Fringe Box



Letter: University Must Remember Guildford’s Permanent Residents

Published on: 3 Feb, 2014
Updated on: 3 Feb, 2014

A reply to Greg Melly’s letter to The Guildford Dragon NEWS, ‘University’s Local Contribution is Extensive’, from Rob Burch.

Some of the land that the Save Hogs Back Campaign petitioned to have removed from the Local Plan as a site for potential development.

Some of the land that the Save Hogs Back Campaign petitioned to have removed from the Local Plan as a site for potential development.

I am heartened by Mr Melly’s highlighting that the University of Surrey can continue its academic, accommodation and other related development without the need to build on the Hog’s Back at Blackwell Farm: “…it is for the Local Plan process to decide if there are better offers on the table [than Blackwell Farm]. If this proves to be the case, we will continue to move forward in other ways.”  This removes any notion of economic brinkmanship from the Local Plan process concerning the university.

I spoke at the full council meeting on how I believe the council needs to have better governance of the university’s activities.

As stated, I am supportive of the university: “We are lucky in Guildford to have a successful and aspirational university”.  While I am sceptical about economic indicators showing vast benefit beyond direct employees – all organisations economically support many people beyond their own employees – the university does have about 2,500 staff according to its website, a very significant number.

Guildford residents don’t question the benefits from the university and certainly appreciate them, as Mr Melly highlights. However, they do strongly question the university’s behaviour.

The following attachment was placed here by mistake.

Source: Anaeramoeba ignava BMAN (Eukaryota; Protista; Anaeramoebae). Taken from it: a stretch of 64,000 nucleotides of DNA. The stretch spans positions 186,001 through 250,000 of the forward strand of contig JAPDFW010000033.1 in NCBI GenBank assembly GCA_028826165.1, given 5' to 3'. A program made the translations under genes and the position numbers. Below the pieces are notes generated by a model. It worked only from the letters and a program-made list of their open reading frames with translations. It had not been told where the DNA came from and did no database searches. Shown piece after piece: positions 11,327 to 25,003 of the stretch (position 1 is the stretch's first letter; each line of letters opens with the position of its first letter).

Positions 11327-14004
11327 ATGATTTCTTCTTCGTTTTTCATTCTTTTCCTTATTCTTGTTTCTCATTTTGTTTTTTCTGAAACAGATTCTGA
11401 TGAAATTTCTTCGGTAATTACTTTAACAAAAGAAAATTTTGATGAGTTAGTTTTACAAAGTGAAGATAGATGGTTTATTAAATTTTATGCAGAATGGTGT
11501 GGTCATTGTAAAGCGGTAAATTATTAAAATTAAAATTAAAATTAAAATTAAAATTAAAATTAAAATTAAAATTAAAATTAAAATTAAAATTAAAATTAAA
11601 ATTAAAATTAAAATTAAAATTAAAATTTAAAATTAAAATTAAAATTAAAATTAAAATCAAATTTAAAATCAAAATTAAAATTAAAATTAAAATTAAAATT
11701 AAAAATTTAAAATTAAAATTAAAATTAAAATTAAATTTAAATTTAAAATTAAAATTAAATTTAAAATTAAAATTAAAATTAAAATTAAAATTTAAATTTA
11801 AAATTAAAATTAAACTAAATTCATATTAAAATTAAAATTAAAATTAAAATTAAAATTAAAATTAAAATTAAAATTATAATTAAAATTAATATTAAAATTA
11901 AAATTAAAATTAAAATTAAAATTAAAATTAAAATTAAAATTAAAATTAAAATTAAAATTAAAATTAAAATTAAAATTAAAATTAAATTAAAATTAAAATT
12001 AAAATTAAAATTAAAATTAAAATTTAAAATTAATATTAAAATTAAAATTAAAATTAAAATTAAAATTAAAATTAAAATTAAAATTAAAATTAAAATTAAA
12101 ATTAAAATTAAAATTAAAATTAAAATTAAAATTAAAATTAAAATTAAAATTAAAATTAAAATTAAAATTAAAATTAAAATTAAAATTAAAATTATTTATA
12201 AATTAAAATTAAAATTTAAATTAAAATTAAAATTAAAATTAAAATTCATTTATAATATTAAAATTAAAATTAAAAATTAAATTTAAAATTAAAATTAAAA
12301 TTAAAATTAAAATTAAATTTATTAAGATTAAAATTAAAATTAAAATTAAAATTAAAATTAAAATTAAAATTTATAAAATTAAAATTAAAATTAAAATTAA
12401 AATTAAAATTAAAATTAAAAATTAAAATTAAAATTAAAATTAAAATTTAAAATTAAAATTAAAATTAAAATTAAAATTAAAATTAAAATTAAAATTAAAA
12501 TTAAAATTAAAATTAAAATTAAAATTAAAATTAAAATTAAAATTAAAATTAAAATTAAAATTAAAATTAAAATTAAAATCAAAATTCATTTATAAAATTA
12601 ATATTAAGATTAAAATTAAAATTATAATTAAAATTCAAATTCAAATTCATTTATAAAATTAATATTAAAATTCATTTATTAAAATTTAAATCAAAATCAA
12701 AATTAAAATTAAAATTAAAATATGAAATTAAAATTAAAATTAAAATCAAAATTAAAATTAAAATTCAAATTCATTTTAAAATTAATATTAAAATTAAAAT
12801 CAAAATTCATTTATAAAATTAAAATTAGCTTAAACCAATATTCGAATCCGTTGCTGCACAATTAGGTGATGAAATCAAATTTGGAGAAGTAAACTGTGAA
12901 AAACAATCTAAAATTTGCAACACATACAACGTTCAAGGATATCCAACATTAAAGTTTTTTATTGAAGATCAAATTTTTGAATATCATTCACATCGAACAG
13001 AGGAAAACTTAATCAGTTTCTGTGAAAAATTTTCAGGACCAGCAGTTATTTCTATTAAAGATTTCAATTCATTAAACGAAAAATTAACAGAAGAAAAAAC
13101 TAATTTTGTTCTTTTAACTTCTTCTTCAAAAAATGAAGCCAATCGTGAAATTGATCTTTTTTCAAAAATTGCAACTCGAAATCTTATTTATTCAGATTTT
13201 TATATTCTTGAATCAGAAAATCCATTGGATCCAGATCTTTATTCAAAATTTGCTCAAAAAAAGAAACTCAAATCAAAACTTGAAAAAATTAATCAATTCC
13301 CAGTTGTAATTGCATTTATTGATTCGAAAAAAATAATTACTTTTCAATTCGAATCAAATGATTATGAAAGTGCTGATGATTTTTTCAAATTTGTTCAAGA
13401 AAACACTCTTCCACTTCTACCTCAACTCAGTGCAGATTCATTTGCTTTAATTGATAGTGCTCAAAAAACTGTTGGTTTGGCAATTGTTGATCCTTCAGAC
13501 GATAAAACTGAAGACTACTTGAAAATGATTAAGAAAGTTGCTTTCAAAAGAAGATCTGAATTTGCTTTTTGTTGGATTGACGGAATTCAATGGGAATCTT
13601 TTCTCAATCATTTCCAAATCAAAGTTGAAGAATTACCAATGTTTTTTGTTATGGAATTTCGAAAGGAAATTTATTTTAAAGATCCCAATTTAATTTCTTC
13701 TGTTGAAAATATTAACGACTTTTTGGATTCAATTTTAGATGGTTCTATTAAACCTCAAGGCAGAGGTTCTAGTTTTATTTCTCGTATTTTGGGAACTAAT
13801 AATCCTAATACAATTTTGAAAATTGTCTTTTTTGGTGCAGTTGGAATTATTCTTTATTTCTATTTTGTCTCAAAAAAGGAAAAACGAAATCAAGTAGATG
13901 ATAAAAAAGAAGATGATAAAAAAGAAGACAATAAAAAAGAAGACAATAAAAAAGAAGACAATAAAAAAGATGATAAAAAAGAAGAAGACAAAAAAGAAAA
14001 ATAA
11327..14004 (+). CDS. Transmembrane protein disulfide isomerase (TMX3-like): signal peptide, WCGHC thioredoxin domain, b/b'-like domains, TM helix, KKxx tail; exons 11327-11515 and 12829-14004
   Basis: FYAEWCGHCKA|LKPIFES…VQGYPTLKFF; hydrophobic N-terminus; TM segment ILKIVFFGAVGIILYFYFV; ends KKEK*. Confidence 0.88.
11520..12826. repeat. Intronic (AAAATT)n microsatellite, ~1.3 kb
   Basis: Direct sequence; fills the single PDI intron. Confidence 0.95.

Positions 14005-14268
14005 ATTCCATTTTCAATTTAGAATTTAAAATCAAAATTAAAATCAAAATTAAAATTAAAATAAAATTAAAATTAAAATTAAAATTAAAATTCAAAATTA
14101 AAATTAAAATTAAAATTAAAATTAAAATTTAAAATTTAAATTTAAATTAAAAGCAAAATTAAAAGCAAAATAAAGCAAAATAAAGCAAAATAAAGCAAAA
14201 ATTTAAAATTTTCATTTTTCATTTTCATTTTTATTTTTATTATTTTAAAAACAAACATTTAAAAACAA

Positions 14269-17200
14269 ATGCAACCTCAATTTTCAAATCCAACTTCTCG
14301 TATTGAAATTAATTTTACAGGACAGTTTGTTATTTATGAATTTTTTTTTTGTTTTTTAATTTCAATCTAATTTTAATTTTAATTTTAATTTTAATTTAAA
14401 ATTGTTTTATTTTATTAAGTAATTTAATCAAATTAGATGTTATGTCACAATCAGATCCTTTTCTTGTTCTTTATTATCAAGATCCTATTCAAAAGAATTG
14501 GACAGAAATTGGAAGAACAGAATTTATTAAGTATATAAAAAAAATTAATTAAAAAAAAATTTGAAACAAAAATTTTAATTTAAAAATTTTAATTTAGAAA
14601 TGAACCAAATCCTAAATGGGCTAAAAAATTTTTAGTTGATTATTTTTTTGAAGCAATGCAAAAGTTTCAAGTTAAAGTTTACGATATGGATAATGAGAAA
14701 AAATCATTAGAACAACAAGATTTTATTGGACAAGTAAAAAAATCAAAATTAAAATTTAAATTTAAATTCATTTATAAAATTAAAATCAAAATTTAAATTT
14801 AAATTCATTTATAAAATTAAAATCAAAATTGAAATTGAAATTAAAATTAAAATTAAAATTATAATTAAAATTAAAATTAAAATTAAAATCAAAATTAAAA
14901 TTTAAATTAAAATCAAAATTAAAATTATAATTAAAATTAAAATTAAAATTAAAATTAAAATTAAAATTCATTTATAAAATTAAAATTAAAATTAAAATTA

While I am sure the university has put significant effort into maintaining very strong links with councillors and officers, the same cannot be said for residents. The university is seeking to engage with the community as part of its campaigning for development at Blackwell Farm, but are about 10 years behind.

As part of the Development Brief for Manor Park, agreed in 2003 between the council and university, a series of commitments was made to the local community (eg review access to Beechcroft Drive, augmentation of permissive routes at Blackwell Farm, conversion of buildings at Manor Farm to provide a classroom for visiting school groups, way-marked trail through Manor Copse, etc), none of which have been delivered and if they have been discussed, residents have not been made aware of this, as one highlighted passionately during the debate.

The university may make commitments and enticements to the local community as part of its Blackwell Farm drive, but history shows we should be very cautious about these.

This beings me back to the original questions I raised about accommodation, to which the university, through Mr Melly, has replied twice in a desire to provide “clarification and correction” and most recently to “get some facts straight”.

However, we have not been given any details of what will be done on accommodation, beyond a placation “plans are to bring forward the next phase of residences” (despite being at least five years behind the original targets).

Those impacted by the university’s failure to deliver the 60% goal for the number of students accommodated on-campus it set as part of the Manor Park Development Brief are very frustrated by the impact that students have on their local area and will also be upset to hear that the university reduced this target in 2009 to 40% to 45% ,according to its Estate Strategy document (my estimates show it is currently achieving 37%).

All students go to university to learn, advance themselves and have a good time and rightly so, but this must not come to the detriment of permanent residents.

To quote the council’s Issues and Options document: “In particular areas of the borough, [students in private accommodation] cause issues with noise and disturbance, car parking and sometimes with the general upkeep of the rented property. A high level of student housing can change the character of the area.”

This gradual down-grading of the quality of significant areas of Guildford led for my call at the debate for action on off-campus accommodation. By way of example, I highlighted that this has already been tackled for over 12 years by Oxford City Council, who set binding targets on the number of students not accommodated in university residences.